7. Thanx so much for this valuable piece of information. I would like to refer to this in a future Blog Post about my gluten free cooking/baking.

  8. Hi Georgina, thank you for this post – and the whole blog. I am not gluten intolerant, but both my husband’s daughters are. I am now learning how to bake with different flours, and frequently finding the results more delicious than previously. As a slightly tentative baker, this site gives me confidence to experiment with more faith that the results will be edible. Hurray for you.

  9. Hi Georgina, I was diagnosed with Celiac disease 2.5 years ago and I still feel intimidated and procrastinate trying gluten-free recipes the first time. One reason has been wanting to avoid xanthan gum and the other is just fear of failure. Trial and error cooking and baking has never been something I easily get past when there’s error. Thank you for your courage and tenacity in creating recipes for those of us who need or want to cook and bake gluten-free, additive free, organic, and healthier, but lack the inner drive to experiment and discover solutions on our own. And thank you for sharing them!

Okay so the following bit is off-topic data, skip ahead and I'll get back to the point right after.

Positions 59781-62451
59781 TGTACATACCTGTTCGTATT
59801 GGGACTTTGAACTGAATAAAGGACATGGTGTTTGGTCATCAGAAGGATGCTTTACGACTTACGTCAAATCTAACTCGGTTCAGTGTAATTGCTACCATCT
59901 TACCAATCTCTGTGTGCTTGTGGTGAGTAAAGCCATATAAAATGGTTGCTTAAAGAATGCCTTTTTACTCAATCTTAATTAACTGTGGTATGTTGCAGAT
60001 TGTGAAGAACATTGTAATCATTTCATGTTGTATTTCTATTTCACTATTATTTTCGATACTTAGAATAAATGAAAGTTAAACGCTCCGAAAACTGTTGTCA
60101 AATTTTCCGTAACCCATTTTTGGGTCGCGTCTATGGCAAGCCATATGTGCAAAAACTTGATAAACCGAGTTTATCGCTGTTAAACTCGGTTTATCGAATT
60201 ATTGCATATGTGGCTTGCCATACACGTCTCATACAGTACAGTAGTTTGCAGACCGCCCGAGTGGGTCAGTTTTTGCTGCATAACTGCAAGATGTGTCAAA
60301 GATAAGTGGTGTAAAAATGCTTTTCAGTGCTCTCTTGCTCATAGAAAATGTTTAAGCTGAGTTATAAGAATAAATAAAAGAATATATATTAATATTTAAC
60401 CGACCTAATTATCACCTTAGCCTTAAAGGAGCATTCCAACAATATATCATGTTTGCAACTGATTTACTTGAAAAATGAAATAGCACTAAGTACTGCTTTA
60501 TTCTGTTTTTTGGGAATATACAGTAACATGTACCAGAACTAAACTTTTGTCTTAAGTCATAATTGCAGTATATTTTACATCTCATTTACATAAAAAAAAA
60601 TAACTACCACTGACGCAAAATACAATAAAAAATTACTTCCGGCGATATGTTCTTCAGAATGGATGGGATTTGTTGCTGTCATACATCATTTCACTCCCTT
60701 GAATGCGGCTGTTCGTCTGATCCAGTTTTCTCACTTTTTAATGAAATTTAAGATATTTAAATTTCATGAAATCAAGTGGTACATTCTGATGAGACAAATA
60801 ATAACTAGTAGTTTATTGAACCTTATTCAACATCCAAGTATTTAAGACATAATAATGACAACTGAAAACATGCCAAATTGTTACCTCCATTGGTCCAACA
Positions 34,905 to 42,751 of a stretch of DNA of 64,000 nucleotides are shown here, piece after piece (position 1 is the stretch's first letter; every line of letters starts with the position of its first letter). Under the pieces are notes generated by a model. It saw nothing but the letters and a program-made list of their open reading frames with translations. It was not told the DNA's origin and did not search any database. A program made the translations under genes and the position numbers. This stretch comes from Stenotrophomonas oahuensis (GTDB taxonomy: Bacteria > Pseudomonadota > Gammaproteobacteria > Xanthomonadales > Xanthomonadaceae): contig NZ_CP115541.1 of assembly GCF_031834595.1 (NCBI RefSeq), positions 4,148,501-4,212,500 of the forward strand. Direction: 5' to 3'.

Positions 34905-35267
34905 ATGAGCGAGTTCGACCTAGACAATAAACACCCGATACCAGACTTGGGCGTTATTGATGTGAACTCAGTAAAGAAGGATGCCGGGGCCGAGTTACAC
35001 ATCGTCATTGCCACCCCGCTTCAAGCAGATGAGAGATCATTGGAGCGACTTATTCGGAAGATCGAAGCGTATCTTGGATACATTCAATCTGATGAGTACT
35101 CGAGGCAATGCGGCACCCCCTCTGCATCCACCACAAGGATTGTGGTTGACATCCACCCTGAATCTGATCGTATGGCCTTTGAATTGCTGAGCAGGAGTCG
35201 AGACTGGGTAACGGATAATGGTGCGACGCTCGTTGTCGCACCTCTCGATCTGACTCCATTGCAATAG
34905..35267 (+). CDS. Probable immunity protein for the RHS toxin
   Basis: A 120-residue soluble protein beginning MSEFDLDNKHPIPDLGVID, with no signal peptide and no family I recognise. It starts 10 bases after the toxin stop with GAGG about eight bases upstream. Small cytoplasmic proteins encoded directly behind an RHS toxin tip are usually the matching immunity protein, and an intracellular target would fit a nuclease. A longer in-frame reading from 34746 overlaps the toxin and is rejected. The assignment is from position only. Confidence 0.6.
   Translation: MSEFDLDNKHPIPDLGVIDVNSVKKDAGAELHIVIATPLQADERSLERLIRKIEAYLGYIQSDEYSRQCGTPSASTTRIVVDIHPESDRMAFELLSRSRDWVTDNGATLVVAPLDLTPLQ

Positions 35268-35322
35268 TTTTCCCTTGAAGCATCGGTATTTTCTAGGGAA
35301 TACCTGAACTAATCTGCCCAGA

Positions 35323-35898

• Georgina Hartley says